First, the fact that the Tea Parties aren't advocating action. Instapundit had a quote yesterday that Moe Lane has repeated:
“If people are in despair it is up to them to refuse indulge in the passivity that is the only way Obama succeeds in remaking this country, and take action. Turning passive into active is a time honored treatment for depression.”
But there has to be more than standing around holding up signs, right? That can't be the action that others are advocating, because holding a sign won't change the world, solve our economic crisis, restore the free markets, or convince the One that redistribution of pie is a bad thing.
Then again, maybe it doesn't have to do those things. Back in the days of the original Tea Parties, there wasn't really any focus on getting Parliament to repeal the Tea Act. Oh, the colonists may have been happy to see Parliament take that step, but that wasn't what the protests were about. The acts of defiance, from dumping tea into Boston Harbor to telling the captain of the Polly in Philadelphia that he would be tarred and feathered if he attempted to unload his cargo, were simply resistance to these policies. It didn't matter what Parliament did, because the people weren't going to listen to Parliament on this issue to begin with. The Tea Parties were a reaction to a policy, but they didn't advocate a policy position; they simply said they were not going to accept the new policy.*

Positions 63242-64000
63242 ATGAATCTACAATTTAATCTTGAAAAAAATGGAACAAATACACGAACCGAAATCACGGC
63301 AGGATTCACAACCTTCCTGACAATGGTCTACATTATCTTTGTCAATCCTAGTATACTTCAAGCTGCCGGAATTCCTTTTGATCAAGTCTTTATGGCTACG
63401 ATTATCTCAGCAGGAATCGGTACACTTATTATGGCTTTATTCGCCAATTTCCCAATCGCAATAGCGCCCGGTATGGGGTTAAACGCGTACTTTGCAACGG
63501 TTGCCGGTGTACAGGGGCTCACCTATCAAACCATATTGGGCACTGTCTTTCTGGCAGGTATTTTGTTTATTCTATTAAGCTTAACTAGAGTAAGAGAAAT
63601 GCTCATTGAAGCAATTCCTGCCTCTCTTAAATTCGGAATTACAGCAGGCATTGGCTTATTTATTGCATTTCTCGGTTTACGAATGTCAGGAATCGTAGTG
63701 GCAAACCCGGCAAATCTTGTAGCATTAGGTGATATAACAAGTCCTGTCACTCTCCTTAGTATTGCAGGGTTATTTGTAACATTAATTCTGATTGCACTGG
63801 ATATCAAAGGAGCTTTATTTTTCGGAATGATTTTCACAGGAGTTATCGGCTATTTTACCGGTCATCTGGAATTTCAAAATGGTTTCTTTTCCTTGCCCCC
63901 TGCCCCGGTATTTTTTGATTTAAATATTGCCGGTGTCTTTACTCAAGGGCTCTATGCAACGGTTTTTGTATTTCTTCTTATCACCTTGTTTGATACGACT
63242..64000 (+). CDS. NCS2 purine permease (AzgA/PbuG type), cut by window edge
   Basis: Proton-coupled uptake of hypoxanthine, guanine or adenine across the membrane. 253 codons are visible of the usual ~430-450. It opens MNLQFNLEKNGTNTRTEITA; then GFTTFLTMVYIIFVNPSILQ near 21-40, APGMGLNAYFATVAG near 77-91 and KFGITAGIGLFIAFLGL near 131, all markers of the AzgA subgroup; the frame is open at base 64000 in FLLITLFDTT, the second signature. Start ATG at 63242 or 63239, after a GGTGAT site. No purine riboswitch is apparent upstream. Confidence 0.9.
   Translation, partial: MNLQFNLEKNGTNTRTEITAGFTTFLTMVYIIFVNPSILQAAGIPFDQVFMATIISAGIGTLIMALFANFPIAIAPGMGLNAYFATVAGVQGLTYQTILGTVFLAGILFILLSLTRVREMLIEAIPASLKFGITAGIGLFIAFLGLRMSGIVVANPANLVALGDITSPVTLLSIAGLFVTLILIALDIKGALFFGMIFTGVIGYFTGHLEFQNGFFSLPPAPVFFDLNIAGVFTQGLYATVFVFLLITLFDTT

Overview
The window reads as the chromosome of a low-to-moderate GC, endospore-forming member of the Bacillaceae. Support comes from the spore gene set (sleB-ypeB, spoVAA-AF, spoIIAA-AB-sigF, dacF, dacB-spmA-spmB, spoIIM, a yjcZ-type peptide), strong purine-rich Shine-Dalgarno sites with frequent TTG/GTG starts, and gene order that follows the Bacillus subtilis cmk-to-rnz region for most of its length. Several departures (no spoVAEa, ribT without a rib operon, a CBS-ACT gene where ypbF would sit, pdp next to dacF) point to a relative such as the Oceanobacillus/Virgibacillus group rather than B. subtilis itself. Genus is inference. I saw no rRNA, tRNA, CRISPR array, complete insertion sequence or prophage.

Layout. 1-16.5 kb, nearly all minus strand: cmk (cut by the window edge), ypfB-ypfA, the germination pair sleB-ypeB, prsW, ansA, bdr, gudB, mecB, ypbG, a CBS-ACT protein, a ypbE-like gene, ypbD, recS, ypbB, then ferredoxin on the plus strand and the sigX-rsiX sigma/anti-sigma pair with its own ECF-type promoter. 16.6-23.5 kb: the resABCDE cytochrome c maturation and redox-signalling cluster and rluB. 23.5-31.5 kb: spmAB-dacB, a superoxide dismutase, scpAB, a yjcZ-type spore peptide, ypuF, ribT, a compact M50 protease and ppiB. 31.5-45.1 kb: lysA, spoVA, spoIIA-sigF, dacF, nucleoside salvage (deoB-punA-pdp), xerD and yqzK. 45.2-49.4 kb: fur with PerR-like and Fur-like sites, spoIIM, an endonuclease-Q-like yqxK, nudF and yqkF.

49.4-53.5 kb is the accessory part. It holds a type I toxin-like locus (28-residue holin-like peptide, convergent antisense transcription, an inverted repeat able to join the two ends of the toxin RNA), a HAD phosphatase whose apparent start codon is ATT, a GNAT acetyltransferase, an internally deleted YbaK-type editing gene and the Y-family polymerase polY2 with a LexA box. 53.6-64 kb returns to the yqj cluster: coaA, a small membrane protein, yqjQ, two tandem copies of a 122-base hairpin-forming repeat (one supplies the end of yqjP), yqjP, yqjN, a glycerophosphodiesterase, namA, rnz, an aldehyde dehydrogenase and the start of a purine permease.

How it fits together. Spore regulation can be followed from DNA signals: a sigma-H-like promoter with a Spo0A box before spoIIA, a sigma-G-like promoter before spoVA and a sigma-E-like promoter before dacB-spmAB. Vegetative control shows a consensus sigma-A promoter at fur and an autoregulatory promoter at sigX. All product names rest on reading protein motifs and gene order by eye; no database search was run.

Think of it this way: no matter how much Sam Adams may have wanted it to be so, the men who took part in the Boston Tea Party weren't shouting passages of The Rights of the Colonists as they cracked open the crates on the three ships in Boston Harbor.
Mobs aren't think tanks. Mobs are all action. We can't blame the mob for not having a better idea, because that's not the purpose of the mob. Maybe we can take Michael Patrick Leahy and J.P. Friere to task for not coming up with a policy that counters the stimulus/bailouts, but I don't think the responsibility is theirs alone. If blogging is the new pamphleteering, then every blogger has the potential to be this generation's Thomas Paine, John Adams, Joseph Warren, and so on. Coming up with ideas is our job... I'm just not sure how willing we are to offer those ideas when our own Army of Davids stands ready to tear us down with their slings and arrows.
*Interestingly enough, the Tea Act was repealed, but not until 1778. Yes, the British waited two years after we declared independence to repeal the hated tax on tea. Heckuva job, Freddie.